PRIME MINISTER: No, what it means, Leigh, is that we are ensuring that we are paying down the debt that has been built up from excessive spending in previous years...

SALES: But the question is, is it the time to do that, is it the right time for the economy to do that?

PRIME MINISTER: Of course it is the right time to reduce the debt. It’s at $375 billion, it’ll come down by $50 billion off 2018-19 over the next four years. I mean, this is the first year we have been able to get the Government living back within its means, and this is the opportunity to store up resilience and resources for further down the track. Now, that has been the plan we have been working to now for many years, but let me be clear about what the Reserve Bank... I have been working with Philip, Dr Lowe now for the last four years as a Treasurer and as a Prime Minister. The two initiatives that he's been most supportive of have been the tax cuts that we legislated and we delivered in the first sitting week of the Parliament and, on top of, it has been the infrastructure spending, which in the last Budget we increased from $75 billion to just over $100 billion. And since the election I have sat down with every single Premier with big projects, and we have been bringing projects into this current fiscal year and that spending will be just shy of $10 billion in this year alone, and we are moving on a lot of the smaller projects - the car park projects and things like this - which are smaller in nature and are able to be taken up now in a way that doesn't deal with a lot of the difficulties that we have with cost pressures in the system as a result of the large amount of works that are underway.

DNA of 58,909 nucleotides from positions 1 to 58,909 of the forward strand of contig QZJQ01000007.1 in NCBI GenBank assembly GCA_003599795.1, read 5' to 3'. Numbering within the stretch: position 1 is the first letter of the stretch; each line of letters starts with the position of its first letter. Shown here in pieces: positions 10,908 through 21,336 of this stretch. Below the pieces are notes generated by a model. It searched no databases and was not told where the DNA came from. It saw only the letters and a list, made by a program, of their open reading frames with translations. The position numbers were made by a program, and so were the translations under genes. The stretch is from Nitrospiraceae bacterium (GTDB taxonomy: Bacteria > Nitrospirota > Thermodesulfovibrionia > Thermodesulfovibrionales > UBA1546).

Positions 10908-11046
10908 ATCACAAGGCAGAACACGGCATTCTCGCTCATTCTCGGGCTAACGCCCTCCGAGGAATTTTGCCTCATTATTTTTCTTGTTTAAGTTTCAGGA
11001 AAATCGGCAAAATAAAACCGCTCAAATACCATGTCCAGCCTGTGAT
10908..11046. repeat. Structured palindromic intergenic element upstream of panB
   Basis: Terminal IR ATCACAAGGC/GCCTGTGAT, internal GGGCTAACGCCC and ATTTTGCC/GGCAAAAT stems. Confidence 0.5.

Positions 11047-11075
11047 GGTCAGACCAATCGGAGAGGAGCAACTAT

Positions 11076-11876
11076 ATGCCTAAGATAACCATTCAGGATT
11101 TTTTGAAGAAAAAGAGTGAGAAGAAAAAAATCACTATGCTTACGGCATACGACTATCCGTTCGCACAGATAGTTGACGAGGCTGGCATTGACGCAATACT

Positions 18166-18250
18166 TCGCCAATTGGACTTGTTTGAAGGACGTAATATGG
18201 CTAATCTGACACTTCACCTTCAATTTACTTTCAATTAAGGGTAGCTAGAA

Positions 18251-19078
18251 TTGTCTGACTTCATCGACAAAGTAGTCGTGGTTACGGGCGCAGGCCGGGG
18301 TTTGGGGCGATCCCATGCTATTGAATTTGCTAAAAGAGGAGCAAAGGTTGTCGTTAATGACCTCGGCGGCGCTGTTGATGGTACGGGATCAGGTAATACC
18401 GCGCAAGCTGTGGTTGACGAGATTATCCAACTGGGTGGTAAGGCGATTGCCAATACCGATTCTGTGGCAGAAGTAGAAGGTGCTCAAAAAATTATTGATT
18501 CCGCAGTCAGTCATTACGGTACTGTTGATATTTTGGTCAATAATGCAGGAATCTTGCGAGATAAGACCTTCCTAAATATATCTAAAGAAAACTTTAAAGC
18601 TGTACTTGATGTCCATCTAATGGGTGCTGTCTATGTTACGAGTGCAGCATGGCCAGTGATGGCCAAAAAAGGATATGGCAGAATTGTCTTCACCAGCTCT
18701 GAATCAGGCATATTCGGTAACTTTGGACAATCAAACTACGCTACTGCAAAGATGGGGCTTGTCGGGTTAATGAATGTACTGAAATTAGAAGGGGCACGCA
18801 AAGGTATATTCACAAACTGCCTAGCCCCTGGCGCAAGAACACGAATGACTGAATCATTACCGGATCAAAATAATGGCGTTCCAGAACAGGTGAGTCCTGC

SALES: Dr Lowe thinks that bosses should give their workers bigger pay rises. Do you agree?

PRIME MINISTER: We want to see wages increase but we want to see wages increase off increased productivity and we want people to earn more from what they do and to be able to earn more from what they do by being more valuable in the work they do. That is why skills development is so important, that’s

why technology is so important and that’s why infrastructure investment is so important. It is why opening up export markets is so important because it boosts our capacity to earn more as a country.

SALES: But in simple language, should bosses give workers a pay rise? Are profits too high and wages too low?

PRIME MINISTER: Non-mining wages, the total wages bill in the non-mining sector, is running at the same level as the compensation of employees in the national accounts. They are running both at 5 per cent. Those were the figures that came out in the national accounts. So they are running at the same level.

SALES: Prime Minister, thanks very much for your time tonight.

PRIME MINISTER: Thanks a lot Leigh. Good to be with you.


Contacts: Press Office, (02) 6277 7744 The Hon. Scott Morrison MP, Sydney

Press Office of the Hon. Scott Morrison MP, Prime Minister, Canberra